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elected delegates, you rarely hear. so the broad crosssection of voters across the country from massachusetts to mississippi, ohio, industrial states, rural states. he is leading, let me repeat one more time because i can get it into the msnbc vocabulary. she's leading bernie sanders by more than 2.4 million voters. every time you hear bernie sanders talk about superdelegates going in the direction of the popular will, 2.4 million is the total after 38 contests that hillary clinton is leading bernie sanders. >> yeah, we certainly reflect that in all of our reporting, that she is leading. what i was trying to get -- >> 2.4 million. >> right, we do reflect that in all of our reporting. >> no, no, it's definitely been reported on the air. what we're asking is ahead of the primaries, is there a concern? and again, as we said in the introduction, she's leading by double digits.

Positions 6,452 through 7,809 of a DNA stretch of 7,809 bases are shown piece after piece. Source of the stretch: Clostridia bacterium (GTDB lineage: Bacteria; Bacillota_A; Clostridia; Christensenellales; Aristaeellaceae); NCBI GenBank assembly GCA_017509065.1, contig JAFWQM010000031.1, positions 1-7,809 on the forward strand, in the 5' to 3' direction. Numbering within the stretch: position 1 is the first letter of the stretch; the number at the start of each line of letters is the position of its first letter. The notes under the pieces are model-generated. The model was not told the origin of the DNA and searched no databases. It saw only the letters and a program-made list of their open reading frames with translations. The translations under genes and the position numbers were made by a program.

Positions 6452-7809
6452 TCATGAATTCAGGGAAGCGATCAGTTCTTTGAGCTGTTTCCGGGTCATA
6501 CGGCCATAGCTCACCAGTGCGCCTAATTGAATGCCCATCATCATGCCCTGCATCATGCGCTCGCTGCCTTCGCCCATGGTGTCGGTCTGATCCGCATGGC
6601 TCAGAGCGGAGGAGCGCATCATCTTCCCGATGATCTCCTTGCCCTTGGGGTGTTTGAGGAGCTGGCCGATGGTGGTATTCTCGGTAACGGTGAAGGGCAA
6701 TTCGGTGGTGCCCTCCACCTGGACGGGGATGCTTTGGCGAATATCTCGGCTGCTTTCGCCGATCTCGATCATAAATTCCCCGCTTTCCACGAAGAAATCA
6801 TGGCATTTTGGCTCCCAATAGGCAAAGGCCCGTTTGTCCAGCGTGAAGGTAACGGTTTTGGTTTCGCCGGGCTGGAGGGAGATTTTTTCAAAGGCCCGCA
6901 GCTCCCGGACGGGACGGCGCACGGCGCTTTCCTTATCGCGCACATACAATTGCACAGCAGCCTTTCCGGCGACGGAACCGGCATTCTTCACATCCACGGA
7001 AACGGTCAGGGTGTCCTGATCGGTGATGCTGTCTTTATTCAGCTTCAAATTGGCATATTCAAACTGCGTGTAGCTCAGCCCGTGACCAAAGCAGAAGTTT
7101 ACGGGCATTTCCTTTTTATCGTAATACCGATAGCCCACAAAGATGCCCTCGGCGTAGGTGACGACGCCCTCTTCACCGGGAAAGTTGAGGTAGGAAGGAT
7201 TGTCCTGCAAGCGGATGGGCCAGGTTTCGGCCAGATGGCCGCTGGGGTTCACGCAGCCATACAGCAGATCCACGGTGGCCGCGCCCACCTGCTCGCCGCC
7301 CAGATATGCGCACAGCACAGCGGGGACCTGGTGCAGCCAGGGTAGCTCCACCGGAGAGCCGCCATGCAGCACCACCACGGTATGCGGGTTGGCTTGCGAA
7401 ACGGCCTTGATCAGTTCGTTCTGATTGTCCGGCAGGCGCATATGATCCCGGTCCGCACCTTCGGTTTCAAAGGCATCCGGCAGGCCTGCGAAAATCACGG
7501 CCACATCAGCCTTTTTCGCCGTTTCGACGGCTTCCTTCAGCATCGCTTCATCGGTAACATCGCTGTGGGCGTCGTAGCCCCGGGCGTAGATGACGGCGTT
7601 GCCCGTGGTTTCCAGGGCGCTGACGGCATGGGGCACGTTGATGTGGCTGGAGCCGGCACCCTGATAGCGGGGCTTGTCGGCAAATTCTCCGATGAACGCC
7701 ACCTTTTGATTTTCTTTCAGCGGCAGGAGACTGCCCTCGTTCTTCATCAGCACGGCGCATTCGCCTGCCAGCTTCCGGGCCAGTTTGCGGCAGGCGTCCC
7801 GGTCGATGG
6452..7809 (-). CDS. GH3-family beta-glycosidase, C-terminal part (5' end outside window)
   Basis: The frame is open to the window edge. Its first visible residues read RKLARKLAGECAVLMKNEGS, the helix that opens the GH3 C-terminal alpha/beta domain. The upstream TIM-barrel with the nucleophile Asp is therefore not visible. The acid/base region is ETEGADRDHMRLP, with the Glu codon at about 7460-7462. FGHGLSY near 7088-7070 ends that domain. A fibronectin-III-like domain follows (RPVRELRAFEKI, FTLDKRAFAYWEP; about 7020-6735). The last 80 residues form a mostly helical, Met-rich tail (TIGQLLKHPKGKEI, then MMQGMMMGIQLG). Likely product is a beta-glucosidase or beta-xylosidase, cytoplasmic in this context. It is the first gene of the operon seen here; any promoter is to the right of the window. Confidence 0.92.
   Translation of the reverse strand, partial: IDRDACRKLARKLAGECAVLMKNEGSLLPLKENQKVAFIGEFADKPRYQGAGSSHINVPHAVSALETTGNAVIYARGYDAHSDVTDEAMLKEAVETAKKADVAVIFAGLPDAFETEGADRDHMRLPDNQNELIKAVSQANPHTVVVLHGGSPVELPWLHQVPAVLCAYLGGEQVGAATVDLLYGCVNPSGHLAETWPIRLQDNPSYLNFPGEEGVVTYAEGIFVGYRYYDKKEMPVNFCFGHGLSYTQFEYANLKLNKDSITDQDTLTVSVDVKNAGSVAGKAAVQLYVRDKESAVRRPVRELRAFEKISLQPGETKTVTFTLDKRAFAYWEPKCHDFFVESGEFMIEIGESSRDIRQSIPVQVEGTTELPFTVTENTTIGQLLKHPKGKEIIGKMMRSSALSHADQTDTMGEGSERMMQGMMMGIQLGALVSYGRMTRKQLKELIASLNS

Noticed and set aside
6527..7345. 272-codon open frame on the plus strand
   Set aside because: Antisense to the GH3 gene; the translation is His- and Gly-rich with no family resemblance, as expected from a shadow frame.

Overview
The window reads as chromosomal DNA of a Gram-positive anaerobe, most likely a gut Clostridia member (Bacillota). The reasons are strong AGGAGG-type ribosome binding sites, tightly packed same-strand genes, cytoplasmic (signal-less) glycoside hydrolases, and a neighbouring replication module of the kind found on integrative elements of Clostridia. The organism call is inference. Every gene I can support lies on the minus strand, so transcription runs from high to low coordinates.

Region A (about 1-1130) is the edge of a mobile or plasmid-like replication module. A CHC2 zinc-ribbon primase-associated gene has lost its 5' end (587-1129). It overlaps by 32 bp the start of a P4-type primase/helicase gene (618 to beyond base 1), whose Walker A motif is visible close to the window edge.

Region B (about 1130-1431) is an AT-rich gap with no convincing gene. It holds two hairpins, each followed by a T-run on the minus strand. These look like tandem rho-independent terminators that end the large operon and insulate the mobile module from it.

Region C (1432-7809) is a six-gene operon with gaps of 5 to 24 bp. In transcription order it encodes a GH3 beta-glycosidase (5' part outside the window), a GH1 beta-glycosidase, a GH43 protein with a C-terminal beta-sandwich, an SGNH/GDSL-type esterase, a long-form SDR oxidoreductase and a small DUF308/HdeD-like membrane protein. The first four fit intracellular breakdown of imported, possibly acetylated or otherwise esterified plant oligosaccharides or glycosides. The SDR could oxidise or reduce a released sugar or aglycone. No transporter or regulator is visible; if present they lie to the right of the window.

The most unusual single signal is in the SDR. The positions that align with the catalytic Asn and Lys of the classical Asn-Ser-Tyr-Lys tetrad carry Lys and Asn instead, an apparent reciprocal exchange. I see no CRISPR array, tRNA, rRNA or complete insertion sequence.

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do the rallies concern her? that's all the question was. if it's not -- >> the rallies show great enthusiasm. especially by young people for bernie sanders. and that's fantastic. for the democratic party and not only does it not concern. i'm here, just by the way, as a friend. i'm not speaking for the campaign. we hope those young people on the issues will see a big difference between hillary clinton and donald trump and ted cruz. and we're sure that bernie sanders will be on the platform endorsing hillary clinton if she is the nominee. i'm not assuming that yet. as hillary clinton would endorse bernie sanders. by far, over ted cruz and donald trump. >> and sir, let me ask you about former president bill clinton who has been an almost daily fixture on the campaign trail. he ruffled some feathers a couple weeks ago when he drowned out black lives matter protesters at a philadelphia rally. a report on msnbc.com found the campaign is forcing former secretary of state to distance herself a little bit from her husband's record.